Despite the recent words of Paul Ryan, Marco Rubio, and Mike Lee, the GOP currently has little credibility when it comes to improving the lot of the poor and downtrodden. In the last election, Mitt Romney lost four to one among voters whose most important perceived candidate quality was who “cares about people like me.” This represented a fifth of the electorate, a share that may only increase as our economy limps through a tepid recovery. By transforming “limited government” from the means to an end to an end itself, Republicans lost the vocabulary of human flourishing—and what stale budget talk and appeals to principles remain won’t rebuild conservatives’ appeal to the economically anxious.
The recent debate over extending unemployment benefits is a case in point. Republicans mostly dropped the argument about the potential trade-offs between helping individuals and serving the long-term health of our economy—a welcome development given the depressing statistics economists like AEI scholar Michael Strain have compiled: of all unemployed workers, over a third have been unemployed for more than 27 weeks, double the share we saw during the recession of the early 2000s. Today there are approximately three unemployed workers for every available job opening. No wonder more than 350,000 workers opted to leave the workforce, making today’s labor force participation rate the lowest since April of 1978.
Then the debate moved to the cost—$18 billion, or approximately one-half of one percent of overall federal spending in 2013, then to procedural objections and the perfidy of Harry Reid. Yet at no point has a substantial majority of Republicans rallied behind a set of policies that would address the plight of the long-term unemployed.
Admittedly, part of the problem is the inherent challenge for a party out of power to rally around a substantially new, coherent agenda. Ryan and company are helping to fill that vacuum with their own policy solutions, and one can imagine that with a Republican in the White House, a similar agenda could get passed.
But the experience of my home state of North Carolina should give one pause. With control of both houses in the General Assembly and the Governor’s Mansion, the GOP passed many far-reaching reforms ranging from the tax code to education, none of which grappled with the structural problems facing the state’s economy. Rhetorically, GOP leaders and their surrogates stuck to abstract financing issues and small government talk. They rarely defended policies by appealing to a vision of the good life for North Carolinians that resonated with anyone outside the conservative fold.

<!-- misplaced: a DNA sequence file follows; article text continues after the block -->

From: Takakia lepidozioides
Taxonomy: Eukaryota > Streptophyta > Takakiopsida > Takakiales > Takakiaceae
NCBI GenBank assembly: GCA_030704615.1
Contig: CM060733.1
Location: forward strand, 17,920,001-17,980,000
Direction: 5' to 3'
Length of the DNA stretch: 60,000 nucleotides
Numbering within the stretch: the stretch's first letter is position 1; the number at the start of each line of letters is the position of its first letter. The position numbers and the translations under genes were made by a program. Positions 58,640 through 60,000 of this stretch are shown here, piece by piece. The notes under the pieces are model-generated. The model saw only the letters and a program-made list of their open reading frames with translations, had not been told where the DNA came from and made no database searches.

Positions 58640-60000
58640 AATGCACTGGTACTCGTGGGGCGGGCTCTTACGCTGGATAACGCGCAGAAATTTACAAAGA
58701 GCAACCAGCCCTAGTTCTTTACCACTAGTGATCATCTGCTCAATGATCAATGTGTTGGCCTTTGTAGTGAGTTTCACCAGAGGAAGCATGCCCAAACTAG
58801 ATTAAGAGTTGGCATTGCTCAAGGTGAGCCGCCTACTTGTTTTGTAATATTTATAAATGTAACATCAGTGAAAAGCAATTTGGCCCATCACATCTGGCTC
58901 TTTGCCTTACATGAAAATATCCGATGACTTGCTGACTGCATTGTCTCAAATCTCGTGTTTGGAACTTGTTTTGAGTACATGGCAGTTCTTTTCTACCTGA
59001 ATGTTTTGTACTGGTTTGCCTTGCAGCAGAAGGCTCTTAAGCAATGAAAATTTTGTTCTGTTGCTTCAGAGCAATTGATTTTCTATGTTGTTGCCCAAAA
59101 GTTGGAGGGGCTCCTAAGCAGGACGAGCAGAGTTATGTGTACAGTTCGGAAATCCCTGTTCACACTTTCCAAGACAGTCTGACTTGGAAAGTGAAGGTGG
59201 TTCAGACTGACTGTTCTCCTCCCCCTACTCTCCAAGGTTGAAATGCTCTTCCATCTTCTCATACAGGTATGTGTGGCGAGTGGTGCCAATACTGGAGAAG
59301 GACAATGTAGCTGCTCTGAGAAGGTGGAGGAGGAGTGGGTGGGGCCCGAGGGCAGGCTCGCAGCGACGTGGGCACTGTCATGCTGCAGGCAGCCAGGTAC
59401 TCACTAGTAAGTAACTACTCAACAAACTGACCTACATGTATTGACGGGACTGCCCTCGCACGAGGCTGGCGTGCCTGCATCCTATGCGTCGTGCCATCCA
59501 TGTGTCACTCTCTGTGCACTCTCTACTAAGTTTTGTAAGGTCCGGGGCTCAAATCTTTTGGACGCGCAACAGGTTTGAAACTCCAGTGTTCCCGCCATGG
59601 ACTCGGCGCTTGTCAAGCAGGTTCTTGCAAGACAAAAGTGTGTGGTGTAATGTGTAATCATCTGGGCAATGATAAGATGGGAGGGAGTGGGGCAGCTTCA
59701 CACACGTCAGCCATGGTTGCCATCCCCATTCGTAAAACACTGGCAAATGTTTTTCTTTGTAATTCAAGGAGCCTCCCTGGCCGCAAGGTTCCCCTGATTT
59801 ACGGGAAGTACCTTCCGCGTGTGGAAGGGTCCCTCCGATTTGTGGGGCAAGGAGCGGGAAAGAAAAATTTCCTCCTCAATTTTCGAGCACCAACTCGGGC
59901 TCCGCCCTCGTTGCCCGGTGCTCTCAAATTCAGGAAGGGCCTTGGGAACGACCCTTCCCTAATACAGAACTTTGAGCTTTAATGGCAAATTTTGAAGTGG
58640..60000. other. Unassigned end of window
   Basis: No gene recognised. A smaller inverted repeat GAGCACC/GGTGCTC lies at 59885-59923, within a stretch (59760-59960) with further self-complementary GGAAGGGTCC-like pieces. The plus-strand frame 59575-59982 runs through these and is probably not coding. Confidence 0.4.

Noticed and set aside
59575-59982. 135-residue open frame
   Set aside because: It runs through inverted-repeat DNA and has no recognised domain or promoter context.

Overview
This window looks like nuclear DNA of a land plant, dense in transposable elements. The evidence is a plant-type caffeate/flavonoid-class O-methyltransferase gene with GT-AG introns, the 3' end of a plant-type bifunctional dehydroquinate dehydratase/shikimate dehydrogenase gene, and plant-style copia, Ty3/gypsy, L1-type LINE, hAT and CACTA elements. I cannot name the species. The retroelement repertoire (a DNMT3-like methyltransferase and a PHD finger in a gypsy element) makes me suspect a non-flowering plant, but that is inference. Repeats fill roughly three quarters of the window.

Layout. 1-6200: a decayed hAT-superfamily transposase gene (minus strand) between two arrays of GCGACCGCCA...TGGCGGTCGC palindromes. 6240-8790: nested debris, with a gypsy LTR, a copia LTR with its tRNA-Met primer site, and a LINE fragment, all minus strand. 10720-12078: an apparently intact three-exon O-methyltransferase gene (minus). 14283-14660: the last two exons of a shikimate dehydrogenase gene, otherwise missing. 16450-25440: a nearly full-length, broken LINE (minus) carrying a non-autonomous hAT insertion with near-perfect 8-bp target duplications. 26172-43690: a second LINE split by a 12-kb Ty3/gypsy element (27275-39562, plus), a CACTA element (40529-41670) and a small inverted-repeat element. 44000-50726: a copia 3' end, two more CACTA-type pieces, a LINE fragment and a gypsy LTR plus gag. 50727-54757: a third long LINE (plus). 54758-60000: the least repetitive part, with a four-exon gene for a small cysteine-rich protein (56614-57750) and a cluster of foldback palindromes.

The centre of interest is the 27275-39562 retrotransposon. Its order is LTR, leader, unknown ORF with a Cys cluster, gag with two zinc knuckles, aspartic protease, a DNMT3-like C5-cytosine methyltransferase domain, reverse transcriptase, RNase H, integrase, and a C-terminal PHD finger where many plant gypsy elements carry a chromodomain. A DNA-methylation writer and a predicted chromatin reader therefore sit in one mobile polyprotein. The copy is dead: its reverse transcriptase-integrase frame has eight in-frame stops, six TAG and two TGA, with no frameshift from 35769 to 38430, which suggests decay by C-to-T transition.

Their strategy hasn’t panned out. The unemployment benefits reform was already controversial, since state leaders could have continued the benefits for the current long-term unemployed even as they reaped the same fiscal benefits had they just been willing to seek a mere six-month delay and a waiver from the Department of Labor. The unemployment rate has decreased six months later, but the drop appears to stem more from marginally-attached workers leaving the workforce than from unemployed workers finding jobs. Voters aren’t pleased. Governor McCrory hasn’t recovered in the polls, and likely GOP Senate nominee Thom Tillis is trailing Senator Kay Hagan even as President Obama’s unfavorability rating sits at a solid 55 percent.
Fiscal responsibility is important, but small government talk alone won’t cut it. Like it or not, the federal and state governments can target some of the root causes of poverty and economic hardship. Republicans need to start taking cues from Ryan, Rubio, and Lee to thoughtfully confront the challenges our society faces today: the decline of institutions like the family and local communities and the continuing struggles of segments of the workforce still grappling with our post-manufacturing age. Addressing the needs of the long-term unemployed would be a good place to start—lest some Congressional Republicans find themselves out of a job this November.